Simultaneously, the puzzle and solution are presented. The darkness softened by two tiny lights and the ten minutes viewing slots only, defined the experience as intensely private, clearly opposing the concept of art as a spectacle. For centuries, music understood the salient points of difference (and advantage) between a spectacle, say an opera, and a chamber music. In visual arts drawings held a similar position, most of the time. Performance art explored both with various results. The Crossing invented a type of intense body art that does not depend on blood, fire or self harm. The performers mirror each other posture, gesture, rhythm, strength, even breathing, without falling into some mechanical repeat, because they act simultaneously, staying acutely responsive to each other. The small differences between them strengthen the art’s connection to ordinary existence. Admittedly, it is neither labour nor work, it is an action with traces of both, and with a touch of play. Such a constellation does not guarantee, by itself, any depth. Searching for such a guarantee needs to start with connectivity of the ten minutes experience with the world at large. In a parallel to the butterfly wing effect, those ten minutes demanded of me adjustment to bad viewing conditions, to a slow simple repeated act of two dark bodies “chained “ together by a glass full of water and their resolve not to lose a drop while taking risks.

There were few unexpected “gifts”: the set -up fluently crossed over from the intention to meet a chance and play. At times a light ray glittered on the glass, which embodied that ray by letting it slip over its surface. It alone cut through the thick dark mist of twilight and silence, like a tamed lightening, like a sparkling precious stone. So singled out, the private realm receives an absolute value – absolute because it cannot repeat ever again. The private realm is the preferred condition for this performance in its focus on intensity of subjectivity. Opposing the bland generalised appeal to many, it connects to some ideas beyond the descriptive realm, specifically to the idea of simultaneous illumination of the real and the reflected ( as a physical fact and as a metaphor).

The slowly advanced recognition of the authority of art, of light or its absence, moved my feeling of discomfort to a state of relaxed “going along” with expectation for the next moment. The rhythm the two performers chose was at the same time ordinary, like a slow dance to a music in their heads, and unnatural (to me, because I did not hear that music). I imagined all the stages in between the two static positions that coincided with the 180 degrees turn of the glass. Science recognizes the law of gravity, of optics, of the speed of light and sound without giving them role in morality or aesthetic judgement. As art, the Crossing increased consciousness of authority and responsibility of freedom and their respective aesthetic powers. The light sources shrouded the presence into insecurity. Is it a day or night light? The question of time virtually wiggled out of the ten minutes slot because the sensual measure of time became insignificant. Ensuing touch of infinity was enhanced and welcome by a dreamy space and a slow fluent rhythm of the action. The performance was calmly aiming at the sublime. Assisted by absence of the grotesque, and the comical elements, it savoured its inherent beauty. Minimalist kind of beauty, not a rupture, more of the revival of classical rules: simplicity, order, proportion, clarity. (This last quality may appear unbelievable in the light of my discussion of the bad viewing conditions; nevertheless, what they allowed to perceive was clear).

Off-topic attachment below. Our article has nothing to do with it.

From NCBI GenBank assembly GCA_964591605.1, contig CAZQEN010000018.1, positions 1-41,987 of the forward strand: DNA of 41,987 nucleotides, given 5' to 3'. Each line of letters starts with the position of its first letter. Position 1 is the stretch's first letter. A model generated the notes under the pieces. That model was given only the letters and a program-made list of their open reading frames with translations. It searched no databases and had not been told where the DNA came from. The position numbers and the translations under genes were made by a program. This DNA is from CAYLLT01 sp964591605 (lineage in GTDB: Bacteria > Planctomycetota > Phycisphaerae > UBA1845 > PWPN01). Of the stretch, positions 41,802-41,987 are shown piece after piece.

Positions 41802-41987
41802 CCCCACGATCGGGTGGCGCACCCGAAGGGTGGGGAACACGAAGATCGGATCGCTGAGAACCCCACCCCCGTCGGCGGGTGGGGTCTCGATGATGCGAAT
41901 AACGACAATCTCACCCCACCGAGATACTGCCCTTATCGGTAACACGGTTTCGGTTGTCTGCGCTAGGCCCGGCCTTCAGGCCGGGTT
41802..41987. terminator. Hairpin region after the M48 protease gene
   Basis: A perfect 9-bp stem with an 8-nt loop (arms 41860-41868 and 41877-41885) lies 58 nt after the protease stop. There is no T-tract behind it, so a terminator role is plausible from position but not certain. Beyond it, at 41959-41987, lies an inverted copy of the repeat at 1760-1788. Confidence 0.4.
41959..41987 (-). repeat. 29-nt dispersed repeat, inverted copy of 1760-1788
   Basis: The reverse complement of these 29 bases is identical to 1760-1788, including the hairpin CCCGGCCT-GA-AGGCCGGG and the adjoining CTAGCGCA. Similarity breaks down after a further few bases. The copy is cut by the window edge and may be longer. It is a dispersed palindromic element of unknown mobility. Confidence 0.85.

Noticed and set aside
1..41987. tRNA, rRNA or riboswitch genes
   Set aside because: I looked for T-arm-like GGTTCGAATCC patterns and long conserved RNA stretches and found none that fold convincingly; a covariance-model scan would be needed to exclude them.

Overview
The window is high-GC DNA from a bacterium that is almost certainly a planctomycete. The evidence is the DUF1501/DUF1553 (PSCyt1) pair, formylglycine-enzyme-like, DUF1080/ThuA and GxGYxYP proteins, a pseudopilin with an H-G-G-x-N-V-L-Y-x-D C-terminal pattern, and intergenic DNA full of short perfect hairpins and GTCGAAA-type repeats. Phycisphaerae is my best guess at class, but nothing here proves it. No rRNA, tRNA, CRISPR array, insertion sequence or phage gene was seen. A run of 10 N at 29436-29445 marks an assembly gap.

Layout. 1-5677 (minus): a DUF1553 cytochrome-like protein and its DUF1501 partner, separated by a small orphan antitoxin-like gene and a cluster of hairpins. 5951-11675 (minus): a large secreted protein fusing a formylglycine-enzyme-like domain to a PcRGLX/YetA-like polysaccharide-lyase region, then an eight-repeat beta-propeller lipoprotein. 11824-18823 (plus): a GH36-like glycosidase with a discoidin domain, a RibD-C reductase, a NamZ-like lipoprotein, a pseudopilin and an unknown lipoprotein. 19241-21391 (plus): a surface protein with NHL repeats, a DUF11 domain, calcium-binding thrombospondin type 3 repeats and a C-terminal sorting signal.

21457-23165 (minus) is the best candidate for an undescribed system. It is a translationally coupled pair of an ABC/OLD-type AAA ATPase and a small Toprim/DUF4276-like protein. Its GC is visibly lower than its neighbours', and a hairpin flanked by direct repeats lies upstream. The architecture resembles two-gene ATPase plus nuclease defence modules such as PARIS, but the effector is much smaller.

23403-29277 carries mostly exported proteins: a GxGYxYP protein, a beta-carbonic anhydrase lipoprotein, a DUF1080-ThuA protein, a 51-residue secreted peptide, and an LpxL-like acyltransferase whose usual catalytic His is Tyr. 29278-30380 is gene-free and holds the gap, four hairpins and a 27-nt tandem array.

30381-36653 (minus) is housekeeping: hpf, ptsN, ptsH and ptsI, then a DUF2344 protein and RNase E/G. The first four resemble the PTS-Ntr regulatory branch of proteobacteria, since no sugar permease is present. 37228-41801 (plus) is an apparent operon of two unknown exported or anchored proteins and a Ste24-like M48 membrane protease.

The free will and control of the two performers challenge the society that blames other/ external forces for its fear, a pattern well rehearsed in classical art and drama ( Sophocles’ Antigone comes to mind here). Without freedom there is no responsibility, conversely being responsible increases freedom. The autonomy of art increases personal freedom also of the viewer to make responsible choices.
To achieve that, it was a necessary condition for the performance to address individuals and not large audiences, to reject populism, celebrity culture and demagogy, all known forces that govern much of western culture.

By trusting the aesthetic experience the artists reversed a number of dominant dogmas about art theory and role of art in society (specifically the dominant view of instrumental value of art). The private encounter without verbal translation and in an almost subliminal constellation of conditions is trusted as genuine and direct. Although fragile, an intense brief aesthetic experience enhances consciousness while crossing over the ravines of indifference, crooked thought and habitual passivity.

Responsive to the site, sensing the reaction of the viewers, the two performers evoked a condensed rehabilitation of fragility of experience (Aristotle) that mapped, albeit incompletely, on some of the verbs/nouns, MacLennan listed on the handout: stepping... concealing... carrying... moving... resisting... ensuring... connecting... returning... and crossing.